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Lepomis gibbosus (Linnaeus) THE pumpkinseed, a member of the sunhsh family, is one of our most abundant and familiar species. Like other members of the family, the spinous and soft-rayed portions of the dorsal lin are united. There are ten spines in the former portion and ten to twelve soft rays in the latter. The body is laterally compressed and more rounded in outline than any of the other sunfishes.

The specific name, gibbosus, was given by the great naturalist, Linnaeus, in 1758 owing to the gibbous outline of the fish. The mouth is small and oblique, scarcely reaching the front of the large eye; the body scales are large; the gill cover is also
scaled. This is implied in the generic name, Lepomis, which means scaled gill cover.

Its coat of many colours almost rivals the gaily tinted fishes of the coral reefs in tropical seas. Probably no other species of our freshwater fish presents a greater variety of colours and markings. Because of this, a general description of coloration is difficult. Reference to the coloured illustration, brings out the following salient features.

The back is greenish-olive above, with bluish shading, paling on the sides, with orange and rust coloured spots and blotches. The cheeks are orange-coloured with wavy, brilliant blue streaks; the upper fins are bluish and orange-spotted and the lower fins are orange-coloured.  There is a bright scarlet spot on the ear-like posterior extension of the gill cover which distinguishes the pumpkinseed, when adult, from all other highly-coloured sunfishes. Several vertical bars are visible on the sides of the body. This condition occurs frequently on immature and mature females. The belly is a bright orange-yellow.

The pumpkinseed is native to the freshwaters of North America and is the most common and the most widely distributed of our sunfishes. It is very abundant in most waters of southern and central Ontario and north to the Sault and Temagami regions. Its more general distribution range is from the Dakotas through central Ontario and southern Quebec to the maritime provinces and Maine, southward to South Carolina, and to western Pennsylvania, Ohio and Iowa in the Mississippi River system.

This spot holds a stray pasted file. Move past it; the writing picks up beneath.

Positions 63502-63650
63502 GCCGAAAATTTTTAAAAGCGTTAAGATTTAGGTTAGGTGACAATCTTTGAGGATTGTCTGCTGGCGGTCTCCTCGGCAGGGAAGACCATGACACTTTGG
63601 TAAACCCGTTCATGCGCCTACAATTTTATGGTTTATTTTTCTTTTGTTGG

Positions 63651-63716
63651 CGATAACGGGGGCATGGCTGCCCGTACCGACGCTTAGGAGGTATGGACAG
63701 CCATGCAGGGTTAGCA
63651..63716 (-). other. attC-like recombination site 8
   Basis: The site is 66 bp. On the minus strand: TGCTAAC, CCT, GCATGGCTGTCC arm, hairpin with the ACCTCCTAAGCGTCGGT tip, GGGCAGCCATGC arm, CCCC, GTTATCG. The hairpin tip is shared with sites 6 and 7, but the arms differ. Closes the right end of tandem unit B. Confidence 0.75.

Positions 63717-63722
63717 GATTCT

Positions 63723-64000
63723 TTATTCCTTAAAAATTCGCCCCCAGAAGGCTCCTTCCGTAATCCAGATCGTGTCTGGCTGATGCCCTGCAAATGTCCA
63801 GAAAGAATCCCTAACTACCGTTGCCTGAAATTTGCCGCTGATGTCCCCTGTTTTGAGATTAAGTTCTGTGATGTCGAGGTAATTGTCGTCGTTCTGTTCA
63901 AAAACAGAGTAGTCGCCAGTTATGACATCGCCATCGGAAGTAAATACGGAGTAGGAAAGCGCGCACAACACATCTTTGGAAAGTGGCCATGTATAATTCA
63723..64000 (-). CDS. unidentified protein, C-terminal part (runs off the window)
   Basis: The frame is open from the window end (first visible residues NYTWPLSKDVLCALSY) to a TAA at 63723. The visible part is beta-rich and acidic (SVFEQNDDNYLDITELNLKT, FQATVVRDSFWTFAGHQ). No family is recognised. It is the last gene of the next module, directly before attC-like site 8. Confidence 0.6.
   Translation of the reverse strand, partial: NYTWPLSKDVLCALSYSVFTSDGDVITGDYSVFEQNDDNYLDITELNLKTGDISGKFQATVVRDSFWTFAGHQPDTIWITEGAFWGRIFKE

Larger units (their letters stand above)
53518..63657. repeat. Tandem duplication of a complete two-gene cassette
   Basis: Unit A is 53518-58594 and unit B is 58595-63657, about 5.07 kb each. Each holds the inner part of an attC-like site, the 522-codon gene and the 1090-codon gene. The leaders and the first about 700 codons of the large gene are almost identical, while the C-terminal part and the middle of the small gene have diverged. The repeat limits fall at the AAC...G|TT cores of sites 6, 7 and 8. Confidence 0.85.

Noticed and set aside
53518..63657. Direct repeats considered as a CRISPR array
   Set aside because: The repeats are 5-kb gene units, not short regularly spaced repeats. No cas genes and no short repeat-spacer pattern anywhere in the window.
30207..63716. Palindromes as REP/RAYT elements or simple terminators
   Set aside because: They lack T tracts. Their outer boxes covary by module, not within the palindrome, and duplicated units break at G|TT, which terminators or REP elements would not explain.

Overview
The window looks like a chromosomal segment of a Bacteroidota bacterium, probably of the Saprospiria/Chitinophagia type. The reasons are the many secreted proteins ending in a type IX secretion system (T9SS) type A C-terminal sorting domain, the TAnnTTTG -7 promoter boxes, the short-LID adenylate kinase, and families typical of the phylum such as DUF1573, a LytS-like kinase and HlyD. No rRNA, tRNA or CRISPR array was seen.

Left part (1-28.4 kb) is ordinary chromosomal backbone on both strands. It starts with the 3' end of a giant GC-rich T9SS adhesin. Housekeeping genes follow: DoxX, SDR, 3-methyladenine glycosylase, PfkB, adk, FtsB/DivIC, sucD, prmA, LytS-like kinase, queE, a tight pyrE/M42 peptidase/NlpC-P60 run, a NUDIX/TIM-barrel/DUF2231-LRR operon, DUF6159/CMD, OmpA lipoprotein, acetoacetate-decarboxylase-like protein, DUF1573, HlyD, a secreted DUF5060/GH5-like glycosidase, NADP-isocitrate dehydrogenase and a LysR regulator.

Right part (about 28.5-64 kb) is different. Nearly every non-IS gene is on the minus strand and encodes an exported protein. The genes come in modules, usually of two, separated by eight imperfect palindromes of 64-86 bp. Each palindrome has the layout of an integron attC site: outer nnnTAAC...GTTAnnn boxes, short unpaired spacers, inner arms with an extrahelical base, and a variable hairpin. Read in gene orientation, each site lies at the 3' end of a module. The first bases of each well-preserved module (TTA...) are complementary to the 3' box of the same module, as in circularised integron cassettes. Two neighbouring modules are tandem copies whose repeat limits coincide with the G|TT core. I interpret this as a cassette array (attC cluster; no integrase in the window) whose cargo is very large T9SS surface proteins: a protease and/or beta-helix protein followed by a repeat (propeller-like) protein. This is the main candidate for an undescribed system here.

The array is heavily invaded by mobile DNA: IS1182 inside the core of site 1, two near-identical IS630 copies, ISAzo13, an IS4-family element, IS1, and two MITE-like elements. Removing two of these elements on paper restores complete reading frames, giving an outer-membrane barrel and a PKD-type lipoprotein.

Pumpkinseed Range

The pumpkinseed is partial to clear, cool to moderately warm, water with sand or gravel bottom in weedy lakes and ponds and in similar parts of streams. ln these
areas, there is often abundant food and shelter from enemies.

Spawning takes place the latter part of June and continues through July. The incubation period varies from five to ten days, depending upon the temperature of the water and weather conditions.

Like all other species of the sunfish family, the male constructs the nest, in one to two and a half feet of water on sand and gravel bottom, in a protected bay. By using its tail fin in the manner of a whisk, the male sweeps away debris from the area selected for the nest, which may be twelve to fifteen inches in diameter. In this way, a shallow depression is excavated in which several thousand eggs are expelled, by one or more than one female, and fertilized by the male. Ten to fifteen nests may be constructed in one small area. The brightly coloured and aggressive male stands guard over the nest and the newly hatched young, chasing away all intruders. lf the male is removed from the nest, the eggs and young may soon fall prey to- other fish in the area.

Pumpkinseed feed mainly on aquatic insects, snails, small crustaceans and, occasionally, on the eggs and fry of other fishes.

Because of their prolific reproductive potential, populations of pumpkinseed often become too large for the available food supply, and stunting occurs to such an extent that they are too small for satisfactory angling.


Ontario Fishing Magazine